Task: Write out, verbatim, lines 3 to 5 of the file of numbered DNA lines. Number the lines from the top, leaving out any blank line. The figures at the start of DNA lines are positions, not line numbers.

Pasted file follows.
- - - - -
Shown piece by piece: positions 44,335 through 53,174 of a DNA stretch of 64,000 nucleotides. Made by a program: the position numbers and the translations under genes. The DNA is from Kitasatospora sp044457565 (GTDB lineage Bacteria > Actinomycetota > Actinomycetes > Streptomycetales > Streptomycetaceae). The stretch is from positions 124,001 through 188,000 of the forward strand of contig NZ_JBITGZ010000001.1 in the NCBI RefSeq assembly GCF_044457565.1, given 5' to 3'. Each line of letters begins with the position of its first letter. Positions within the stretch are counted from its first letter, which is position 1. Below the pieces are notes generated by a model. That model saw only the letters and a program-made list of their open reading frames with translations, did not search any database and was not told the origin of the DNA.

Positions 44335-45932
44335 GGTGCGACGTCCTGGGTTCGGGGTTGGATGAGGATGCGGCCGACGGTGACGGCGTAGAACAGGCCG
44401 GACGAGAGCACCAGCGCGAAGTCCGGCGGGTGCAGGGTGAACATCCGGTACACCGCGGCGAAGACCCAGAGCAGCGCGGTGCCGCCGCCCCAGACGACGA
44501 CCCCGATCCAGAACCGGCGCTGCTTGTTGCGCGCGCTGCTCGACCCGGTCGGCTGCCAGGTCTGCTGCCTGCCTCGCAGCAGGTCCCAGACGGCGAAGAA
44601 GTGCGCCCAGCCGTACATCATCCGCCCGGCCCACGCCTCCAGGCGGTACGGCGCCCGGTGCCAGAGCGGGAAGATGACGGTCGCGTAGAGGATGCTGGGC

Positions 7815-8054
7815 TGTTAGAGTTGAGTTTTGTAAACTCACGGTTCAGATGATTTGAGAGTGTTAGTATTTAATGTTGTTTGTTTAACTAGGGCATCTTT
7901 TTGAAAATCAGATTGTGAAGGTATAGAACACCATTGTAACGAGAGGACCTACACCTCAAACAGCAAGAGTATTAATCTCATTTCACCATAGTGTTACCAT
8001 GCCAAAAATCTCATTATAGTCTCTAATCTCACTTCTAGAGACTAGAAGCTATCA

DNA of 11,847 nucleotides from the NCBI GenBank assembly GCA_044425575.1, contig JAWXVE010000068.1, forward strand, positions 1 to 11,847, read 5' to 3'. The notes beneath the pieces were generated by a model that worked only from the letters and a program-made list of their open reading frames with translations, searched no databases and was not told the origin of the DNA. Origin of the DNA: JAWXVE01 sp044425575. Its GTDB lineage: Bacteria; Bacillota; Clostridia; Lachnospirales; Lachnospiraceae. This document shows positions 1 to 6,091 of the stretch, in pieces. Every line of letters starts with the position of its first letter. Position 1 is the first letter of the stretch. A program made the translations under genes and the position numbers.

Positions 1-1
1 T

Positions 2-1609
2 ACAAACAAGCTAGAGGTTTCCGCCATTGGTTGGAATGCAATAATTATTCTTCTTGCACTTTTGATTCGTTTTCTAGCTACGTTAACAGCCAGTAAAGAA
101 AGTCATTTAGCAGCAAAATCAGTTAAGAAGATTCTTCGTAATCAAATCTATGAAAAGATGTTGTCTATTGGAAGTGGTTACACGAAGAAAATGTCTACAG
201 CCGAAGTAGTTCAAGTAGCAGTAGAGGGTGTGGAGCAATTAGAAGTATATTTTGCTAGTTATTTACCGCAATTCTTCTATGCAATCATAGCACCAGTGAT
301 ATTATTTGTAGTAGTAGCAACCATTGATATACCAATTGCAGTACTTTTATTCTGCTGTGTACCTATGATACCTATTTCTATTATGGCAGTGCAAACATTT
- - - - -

44335 GGTGCGACGTCCTGGGTTCGGGGTTGGATGAGGATGCGGCCGACGGTGACGGCGTAGAACAGGCCG
44401 GACGAGAGCACCAGCGCGAAGTCCGGCGGGTGCAGGGTGAACATCCGGTACACCGCGGCGAAGACCCAGAGCAGCGCGGTGCCGCCGCCCCAGACGACGA
44501 CCCCGATCCAGAACCGGCGCTGCTTGTTGCGCGCGCTGCTCGACCCGGTCGGCTGCCAGGTCTGCTGCCTGCCTCGCAGCAGGTCCCAGACGGCGAAGAA